Since then, I’ve undergone a transformation that is no less than miraculous. In my five-plus months as a fellow I’ve dove deep into the technical and intellectual challenges of impact measurement, reading as much as I could find on the topic, experimenting with the creation of metrics for News Apps, speaking at conferences, and conversing with the brightest minds in the field. I have been continually humbled at the many people working on this problem for no other reason than they think it’s the right thing to do. I’ve also found support in the many innovators and brainiacs I work with at the New York Times and the seven incredible people I’ve shared this journey with.

In this time, I’ve gone from a novice coder with some knowledge of stats to someone who regularly writes map-reduce jobs over terrabytes of data (trust me, if you’re a data nerd, the New York Times is your perverse playground).

The same sentiment echoes through Nicola Hughes’ post about her Fellowship experience:

I am now a Data Journalist at the Times Newspaper Limited. I have the role and the job title I wanted when I decided to learn to code. Most importantly I consider myself a programmer. It took me a long time to get it into my head. I was at a D3 workshop recently and I realised I was more knowledgable and more capable than most of the programmers who have ‘developer’ in their job title. It came as a shock, but I think it has allowed me to take even longer strides in my data journalism.

Even though I can no longer do whatever I want I still have immensely more creative freedom and self-governance than anyone else with ‘journalist’ in their job title. Because I am self-taught, because I don’t need any instruments in a news organisation to produce everything they can, because I hunt for ideas on GitHub and Source and from DataMiners; I cannot be managed… You can’t undo a realisation.

Dan Schultz adds his own experience of lasting transformation—after finishing his Fellowhip at the Boston Globe, he was tapped to act as a co-founder, teacher, advisor, architect, and more:

Being a fellow has set me up with a network of amazing people, who I still work with closely to build awesome things and participate in some badass events.… By the time you complete your fellowship you will be an unstoppable force of raw digital power. You will be oxymoronically established as both an outsider and an insider (so your perspective is priceless), and you will have had 10 months to show off what you can do. Following your passion at that point is as easy as breathing, unless you’re a fish.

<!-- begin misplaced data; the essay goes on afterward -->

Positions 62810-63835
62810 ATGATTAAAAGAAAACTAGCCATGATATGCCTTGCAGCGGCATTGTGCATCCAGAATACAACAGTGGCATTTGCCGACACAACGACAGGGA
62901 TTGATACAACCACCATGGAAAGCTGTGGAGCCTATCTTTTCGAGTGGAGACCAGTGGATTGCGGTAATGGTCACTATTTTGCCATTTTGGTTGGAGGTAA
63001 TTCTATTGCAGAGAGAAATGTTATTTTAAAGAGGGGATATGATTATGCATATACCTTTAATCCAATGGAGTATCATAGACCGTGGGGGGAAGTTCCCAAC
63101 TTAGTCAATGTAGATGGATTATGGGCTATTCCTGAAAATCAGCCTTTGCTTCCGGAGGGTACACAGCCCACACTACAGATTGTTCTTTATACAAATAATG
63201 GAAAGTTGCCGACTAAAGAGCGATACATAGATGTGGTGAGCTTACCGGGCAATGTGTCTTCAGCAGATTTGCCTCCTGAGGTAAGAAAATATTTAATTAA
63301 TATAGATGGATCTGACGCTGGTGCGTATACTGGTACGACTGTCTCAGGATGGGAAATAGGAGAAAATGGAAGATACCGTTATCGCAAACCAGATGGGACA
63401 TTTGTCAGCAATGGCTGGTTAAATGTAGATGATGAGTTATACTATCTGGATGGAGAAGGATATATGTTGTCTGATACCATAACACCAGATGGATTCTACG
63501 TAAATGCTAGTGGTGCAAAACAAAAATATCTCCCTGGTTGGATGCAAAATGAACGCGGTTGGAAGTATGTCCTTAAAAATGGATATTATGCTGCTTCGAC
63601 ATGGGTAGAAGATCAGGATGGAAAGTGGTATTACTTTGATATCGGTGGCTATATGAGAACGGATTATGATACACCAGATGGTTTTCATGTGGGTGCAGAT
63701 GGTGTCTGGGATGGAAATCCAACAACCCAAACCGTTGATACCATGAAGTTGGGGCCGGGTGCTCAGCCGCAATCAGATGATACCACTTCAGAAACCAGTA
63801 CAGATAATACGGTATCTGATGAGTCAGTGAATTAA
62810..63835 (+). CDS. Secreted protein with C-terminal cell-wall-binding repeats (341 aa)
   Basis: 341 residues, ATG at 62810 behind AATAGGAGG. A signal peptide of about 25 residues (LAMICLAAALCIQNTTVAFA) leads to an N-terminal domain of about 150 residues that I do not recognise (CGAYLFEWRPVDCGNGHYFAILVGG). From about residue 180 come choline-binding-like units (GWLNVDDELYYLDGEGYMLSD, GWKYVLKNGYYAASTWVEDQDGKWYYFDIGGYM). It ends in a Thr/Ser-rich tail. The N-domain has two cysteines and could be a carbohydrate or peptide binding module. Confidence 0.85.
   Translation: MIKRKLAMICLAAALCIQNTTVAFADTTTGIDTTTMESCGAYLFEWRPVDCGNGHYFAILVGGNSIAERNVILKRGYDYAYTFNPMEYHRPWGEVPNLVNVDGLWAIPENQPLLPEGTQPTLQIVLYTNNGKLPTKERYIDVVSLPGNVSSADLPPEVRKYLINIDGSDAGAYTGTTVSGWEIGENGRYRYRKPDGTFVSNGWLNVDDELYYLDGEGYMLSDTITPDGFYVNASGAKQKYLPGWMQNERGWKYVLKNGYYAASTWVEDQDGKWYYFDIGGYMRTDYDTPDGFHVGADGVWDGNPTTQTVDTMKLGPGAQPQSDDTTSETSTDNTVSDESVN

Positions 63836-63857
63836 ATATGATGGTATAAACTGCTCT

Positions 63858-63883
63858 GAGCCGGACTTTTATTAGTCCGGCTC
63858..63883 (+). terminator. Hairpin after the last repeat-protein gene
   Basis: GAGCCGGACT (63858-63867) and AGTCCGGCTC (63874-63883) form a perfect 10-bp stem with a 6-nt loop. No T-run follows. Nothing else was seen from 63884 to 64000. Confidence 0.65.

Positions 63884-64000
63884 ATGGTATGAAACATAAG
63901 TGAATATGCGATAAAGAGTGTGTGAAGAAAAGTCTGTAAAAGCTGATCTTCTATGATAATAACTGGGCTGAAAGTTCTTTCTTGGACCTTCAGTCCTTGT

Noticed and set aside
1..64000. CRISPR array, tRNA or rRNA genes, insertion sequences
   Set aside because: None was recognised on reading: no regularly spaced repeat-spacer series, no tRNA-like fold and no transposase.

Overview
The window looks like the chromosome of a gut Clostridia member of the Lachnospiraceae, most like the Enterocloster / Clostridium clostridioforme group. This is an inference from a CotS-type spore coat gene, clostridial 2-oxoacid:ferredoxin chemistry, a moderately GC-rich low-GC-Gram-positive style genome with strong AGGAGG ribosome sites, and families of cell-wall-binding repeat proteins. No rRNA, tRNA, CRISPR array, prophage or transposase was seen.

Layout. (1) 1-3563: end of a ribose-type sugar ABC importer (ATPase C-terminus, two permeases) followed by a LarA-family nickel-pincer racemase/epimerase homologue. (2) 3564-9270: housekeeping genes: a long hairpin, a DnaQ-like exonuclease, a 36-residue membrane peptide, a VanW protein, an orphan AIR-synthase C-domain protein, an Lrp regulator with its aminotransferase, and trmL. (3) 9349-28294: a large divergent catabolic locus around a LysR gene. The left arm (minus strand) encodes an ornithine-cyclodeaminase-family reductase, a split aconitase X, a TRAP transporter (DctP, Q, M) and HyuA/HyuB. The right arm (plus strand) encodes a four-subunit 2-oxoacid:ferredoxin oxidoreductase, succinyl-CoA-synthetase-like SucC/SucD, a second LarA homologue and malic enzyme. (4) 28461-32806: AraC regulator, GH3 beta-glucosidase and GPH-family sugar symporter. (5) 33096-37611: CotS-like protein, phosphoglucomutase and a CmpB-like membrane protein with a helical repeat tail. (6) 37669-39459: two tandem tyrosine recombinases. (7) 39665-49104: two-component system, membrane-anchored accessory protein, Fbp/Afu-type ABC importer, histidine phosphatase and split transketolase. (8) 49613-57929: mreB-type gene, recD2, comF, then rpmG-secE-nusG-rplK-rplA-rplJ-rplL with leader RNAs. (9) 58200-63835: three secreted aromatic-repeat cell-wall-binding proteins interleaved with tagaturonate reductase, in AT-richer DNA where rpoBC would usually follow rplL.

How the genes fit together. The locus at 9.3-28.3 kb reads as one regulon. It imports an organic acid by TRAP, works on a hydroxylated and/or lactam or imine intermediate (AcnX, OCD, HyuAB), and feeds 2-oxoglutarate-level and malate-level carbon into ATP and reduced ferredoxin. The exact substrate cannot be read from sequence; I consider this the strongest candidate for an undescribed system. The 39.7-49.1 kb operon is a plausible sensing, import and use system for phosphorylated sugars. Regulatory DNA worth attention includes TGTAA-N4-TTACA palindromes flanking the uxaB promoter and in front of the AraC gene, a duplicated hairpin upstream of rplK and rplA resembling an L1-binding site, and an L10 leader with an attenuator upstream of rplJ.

If your dream is a startup, you will come out of this with mentors, collaborators, and understanding. If you want to teach, you have an impressive set of experiences to show off. If you want a full time job, my other fellows have shown that you can absolutely do that too.

In the end, the transformative experience of the Fellowship turns outward, from the individual to the community. As Mike Tigas explains, the biggest changes are taking place in the journalism/civic code ecosystem, where every single Fellow can make a positive difference:

The Knight-Mozilla OpenNews program exists at a great time in the journalism/civic code world. There’s an ecosystem of tools and datasets out there, and there’s a whole world of people that are in this space or interested in it. People are starting to get it that transparency and open tools and sharing and collaboration—especially when it comes to data about our governments and our environments—can foster real change and real impact. And it’s part of our mandate to get out there and work in the intersection of these communities—journalism, open source, civic impact—to make all of them better.

It doesn’t matter if you’re ready to officially call yourself a programmer. It doesn’t matter if you don’t know anything about the work that happens in a newsroom. If you like playing with code and you’re ready for a new work world that runs on hard questions and real collaboration—and one that might very well change the whole course of your professional life—take a few minutes and apply for the Fellowship by August 16th. It’s a super-quick application with just a few short questions, and the possible rewards are real.